Demonstrating how the patriarchal trope of femininity is responsible for the collusion of the Guatemalan government in promoting and sustaining commercial sexual exploitation of minors is not enough, however, to completely account for the widespread acceptance of child sexual exploitation as normal; it is necessary to examine how the presence of this ideology in civil society has also contributed to normalization of child sexual exploitation. In a conversation about a 14-year old who was freed from sexual slavery, Dora Alicia Muñoz, the former coordinator at Casa Alianza’s shelter for girls, stated that, “Virgins attract more business [for brothels]. Clients demand them” (qtd. in Zeitlin 2006). This reflects the prevalence of the trope of femininity: it is important that one’s sexual object be “pure”. In this case, the desire for a pure, virgin sex object has morphed into a desire for a child, as clients were drawn to satisfy their sexual desires with a 14-year old girl. This attraction to extreme youth is re-demonstrated in a completely separate case: “Alba was the only underage girl in the bar where she worked, which attracted a relatively upscale clientele. She was also the most popular, to the point that she was the target of envy on the part of her fellow sex workers.” (citation) Although Alba was not a virgin—her being the most popular sex worker in her bar makes this impossible—her youth and perceived innocence were so attractive to clients that other sex workers became envious. Villareal notes that this demand for young virgins is also well-established in the context of sex tourism: “foreigners…can pay large sums of money to possess a girl [who is a very young virgin], and like many men being the first is primordial, so the owners enjoy and the victim cannot defend herself ” Thus, because the perceived virginity of a prostitute is repeatedly seen to be a desirable quality, clients seek out extremely young girls. It is clear that the patriarchic trope of femininity has expanded its reach to include children in the category of acceptable sex objects, and thus has facilitated the normalization and acceptance of the commercial sexual exploitation of children.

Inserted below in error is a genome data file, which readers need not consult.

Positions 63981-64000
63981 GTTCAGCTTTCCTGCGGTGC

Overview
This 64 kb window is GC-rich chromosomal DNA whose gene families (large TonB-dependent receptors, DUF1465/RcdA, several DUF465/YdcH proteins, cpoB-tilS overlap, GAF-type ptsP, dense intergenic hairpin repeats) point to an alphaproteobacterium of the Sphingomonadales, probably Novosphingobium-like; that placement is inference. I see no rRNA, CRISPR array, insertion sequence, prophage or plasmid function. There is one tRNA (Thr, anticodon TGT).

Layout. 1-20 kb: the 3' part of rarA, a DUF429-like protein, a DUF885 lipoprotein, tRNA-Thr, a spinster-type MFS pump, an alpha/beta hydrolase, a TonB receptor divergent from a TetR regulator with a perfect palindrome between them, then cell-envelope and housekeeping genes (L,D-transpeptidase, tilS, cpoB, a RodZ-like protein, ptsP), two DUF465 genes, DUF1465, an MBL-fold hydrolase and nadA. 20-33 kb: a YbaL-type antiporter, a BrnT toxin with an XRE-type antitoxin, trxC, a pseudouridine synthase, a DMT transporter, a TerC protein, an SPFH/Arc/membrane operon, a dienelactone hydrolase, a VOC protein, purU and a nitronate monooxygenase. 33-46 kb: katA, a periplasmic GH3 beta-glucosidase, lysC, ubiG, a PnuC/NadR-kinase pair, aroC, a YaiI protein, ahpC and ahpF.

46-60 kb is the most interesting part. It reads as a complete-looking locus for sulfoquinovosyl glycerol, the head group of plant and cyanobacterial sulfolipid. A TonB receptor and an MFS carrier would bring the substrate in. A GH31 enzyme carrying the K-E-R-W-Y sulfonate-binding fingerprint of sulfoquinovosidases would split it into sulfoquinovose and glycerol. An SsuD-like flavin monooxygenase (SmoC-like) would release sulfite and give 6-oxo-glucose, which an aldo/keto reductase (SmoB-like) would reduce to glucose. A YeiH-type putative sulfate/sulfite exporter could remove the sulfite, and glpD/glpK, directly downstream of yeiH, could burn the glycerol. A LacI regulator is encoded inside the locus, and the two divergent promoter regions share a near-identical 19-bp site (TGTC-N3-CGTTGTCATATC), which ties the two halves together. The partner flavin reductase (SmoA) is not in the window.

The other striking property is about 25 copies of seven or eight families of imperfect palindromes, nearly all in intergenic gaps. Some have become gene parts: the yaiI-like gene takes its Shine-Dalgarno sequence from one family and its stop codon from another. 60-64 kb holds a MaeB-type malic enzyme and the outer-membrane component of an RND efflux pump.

Thus, after examining how the trope of femininity has played a part in the Guatemalan government’s lethargy in adopting and implementing legislation that would better protect children from commercial exploitation, and how it plays a part in clients’ expectations of their prostitutes, it is clear that this ideology has facilitated the normalization and acceptance of commercial sexual exploitation of minors in Guatemalan society. In this context, it is important to re-emphasize that it is the patriarchic ideology, not the “failure” of women to live up to this ideology, that paves the way towards the acceptance of commercial sexual exploitation of minors as an unproblematic norm. In Guatemala, women are also still largely perceived as objects. The homicide rate against women is frighteningly high, nearly all victims show symptoms of torture before being killed, and essentially no one has been convicted for any of these crimes—demonstrating the prevalence of the ideology that women do not deserve to be protected by the law (Bermúdez 2005). Many of the victims are prostitutes. (Las Estrellas de la Línea 2006). Although the situation of victims of commercial sexual exploitation is generally bleak, there are a few optimistic spots. While government has been unwilling to help alleviate the situation, several groups within Guatemalan civil society have made attempts (Guinn 2003, 215-218). They may use the international agreements Guatemala has signed as a framework against which to criticize the Guatemalan government and demand that they adhere to the treaties they signed. International groups, such as the UN, may also apply pressure to hold them accountable. Thus, although within Guatemala the situation of exploited women and children is bleak, through international cooperation, the betterment of their situation may be in sight.